The Harper Lee Award left the room under the arm of a relative.
Is there room in the legislative agenda for Employee Free-Choice Act, which would make it easier for workers to form unions?
Uh, I could do it if I had a room full of them to look at, but he's not some one who greatly moves me.
From a window in a room on the ground floor, we gazed out at the courtyard to Block 11, standing on a table in the room.
I caught up on about five or six episodes in one weekend just so I could be on the same page as everyone else in the room.
I fought against it, fought to remain in that room and go on reading.
After supper and a pipe in the steward's room Jim climbed the long road to the dam.
When he awoke, he found that the room was in darkness; it must have been night for several hours.
It caused her a fresh burst of grief when she reached her own room.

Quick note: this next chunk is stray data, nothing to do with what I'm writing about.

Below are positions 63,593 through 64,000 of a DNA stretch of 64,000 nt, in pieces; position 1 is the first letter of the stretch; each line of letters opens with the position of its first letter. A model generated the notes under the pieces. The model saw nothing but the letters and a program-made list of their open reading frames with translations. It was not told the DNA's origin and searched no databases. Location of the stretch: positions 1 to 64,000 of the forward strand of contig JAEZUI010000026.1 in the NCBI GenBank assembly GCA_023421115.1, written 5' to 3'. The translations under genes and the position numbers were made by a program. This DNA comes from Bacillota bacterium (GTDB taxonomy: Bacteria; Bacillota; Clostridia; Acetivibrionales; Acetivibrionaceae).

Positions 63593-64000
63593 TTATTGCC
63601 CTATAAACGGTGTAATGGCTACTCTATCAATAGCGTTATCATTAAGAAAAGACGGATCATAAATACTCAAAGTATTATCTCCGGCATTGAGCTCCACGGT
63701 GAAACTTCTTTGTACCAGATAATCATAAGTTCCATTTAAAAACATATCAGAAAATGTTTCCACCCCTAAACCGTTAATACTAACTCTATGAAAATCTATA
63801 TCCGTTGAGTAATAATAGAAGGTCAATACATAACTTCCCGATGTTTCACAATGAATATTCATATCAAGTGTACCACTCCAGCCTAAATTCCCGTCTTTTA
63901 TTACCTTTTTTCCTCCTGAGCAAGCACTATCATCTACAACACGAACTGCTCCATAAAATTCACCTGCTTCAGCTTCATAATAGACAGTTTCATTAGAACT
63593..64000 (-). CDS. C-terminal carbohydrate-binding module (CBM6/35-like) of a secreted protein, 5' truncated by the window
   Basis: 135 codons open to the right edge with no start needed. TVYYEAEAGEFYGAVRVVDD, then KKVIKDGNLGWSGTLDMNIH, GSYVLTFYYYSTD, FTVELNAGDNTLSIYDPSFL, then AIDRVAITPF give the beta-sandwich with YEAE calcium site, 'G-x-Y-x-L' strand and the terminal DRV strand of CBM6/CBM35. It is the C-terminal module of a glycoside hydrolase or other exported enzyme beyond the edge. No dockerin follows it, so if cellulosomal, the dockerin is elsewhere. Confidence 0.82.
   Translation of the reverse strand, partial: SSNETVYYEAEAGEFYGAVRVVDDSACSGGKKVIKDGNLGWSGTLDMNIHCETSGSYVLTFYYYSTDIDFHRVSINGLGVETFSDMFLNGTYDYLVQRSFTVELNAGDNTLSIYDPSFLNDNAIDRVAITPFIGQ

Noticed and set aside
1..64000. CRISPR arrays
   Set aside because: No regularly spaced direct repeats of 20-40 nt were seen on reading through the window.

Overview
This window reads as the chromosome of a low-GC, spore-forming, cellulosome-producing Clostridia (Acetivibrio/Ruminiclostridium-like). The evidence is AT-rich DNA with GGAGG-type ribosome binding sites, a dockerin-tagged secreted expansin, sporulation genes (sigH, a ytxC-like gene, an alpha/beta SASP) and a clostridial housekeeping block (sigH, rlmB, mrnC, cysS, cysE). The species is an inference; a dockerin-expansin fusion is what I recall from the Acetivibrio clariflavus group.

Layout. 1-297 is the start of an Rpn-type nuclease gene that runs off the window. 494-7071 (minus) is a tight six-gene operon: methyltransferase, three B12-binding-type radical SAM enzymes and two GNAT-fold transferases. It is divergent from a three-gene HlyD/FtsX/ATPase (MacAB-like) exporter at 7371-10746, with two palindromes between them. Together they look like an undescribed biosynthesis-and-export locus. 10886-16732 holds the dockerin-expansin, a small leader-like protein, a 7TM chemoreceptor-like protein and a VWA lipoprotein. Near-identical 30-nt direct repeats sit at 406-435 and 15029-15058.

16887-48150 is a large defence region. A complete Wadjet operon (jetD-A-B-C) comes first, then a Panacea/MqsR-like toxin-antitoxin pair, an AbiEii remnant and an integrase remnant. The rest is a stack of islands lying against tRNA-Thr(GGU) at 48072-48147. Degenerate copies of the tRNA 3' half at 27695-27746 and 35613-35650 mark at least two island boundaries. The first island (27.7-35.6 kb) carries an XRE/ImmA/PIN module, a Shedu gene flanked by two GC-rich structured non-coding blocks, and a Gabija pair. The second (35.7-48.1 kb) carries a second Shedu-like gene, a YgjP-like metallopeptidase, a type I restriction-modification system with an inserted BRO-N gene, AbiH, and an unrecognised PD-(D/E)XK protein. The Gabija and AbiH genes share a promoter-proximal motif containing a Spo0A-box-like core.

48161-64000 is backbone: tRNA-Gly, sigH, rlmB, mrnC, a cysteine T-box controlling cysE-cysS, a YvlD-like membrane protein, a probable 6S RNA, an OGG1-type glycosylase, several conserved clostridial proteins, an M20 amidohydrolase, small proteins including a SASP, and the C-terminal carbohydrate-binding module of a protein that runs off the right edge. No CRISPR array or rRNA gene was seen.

Hugh strode about the room in obvious perturbation, his eyes bent on the ground.
Old English rum "space" (extent or time); "scope, opportunity," from Proto-Germanic *ruman (cf. Old Norse, Old Saxon, Old High German, Gothic rum, German Raum "space," Dutch ruim "hold of a ship, nave"), nouns formed from Germanic adjective *ruma- "roomy, spacious," from PIE root *reue- "to open; space" (cf. Avestan ravah- "space," Latin rus "open country," Old Irish roi, roe "plain field," Old Church Slavonic ravinu "level," Russian raviina "a plain," Polish rum "space"). Old English also had a frequent adjective rum "roomy, wide, long, spacious."
Original sense preserved in make room "clear space for oneself" (late 14c.); meaning "chamber, cabin" first recorded early 14c. as a nautical term, and first applied mid-15c. to chambers within houses. The Old English word for this was cofa, ancestor of cove. Room-service is attested from 1913; room-temperature from 1879. Roomth "sufficient space" (1530s) now is obsolete.
"to occupy rooms" (especially with another) as a lodger," 1828, from room (n.). Related: Roomed; rooming. Rooming-house is from 1889. In Old English (rumian) and Middle English the verb meant "become clear of obstacles; make clear of, evict."
[1888+; origin obscure]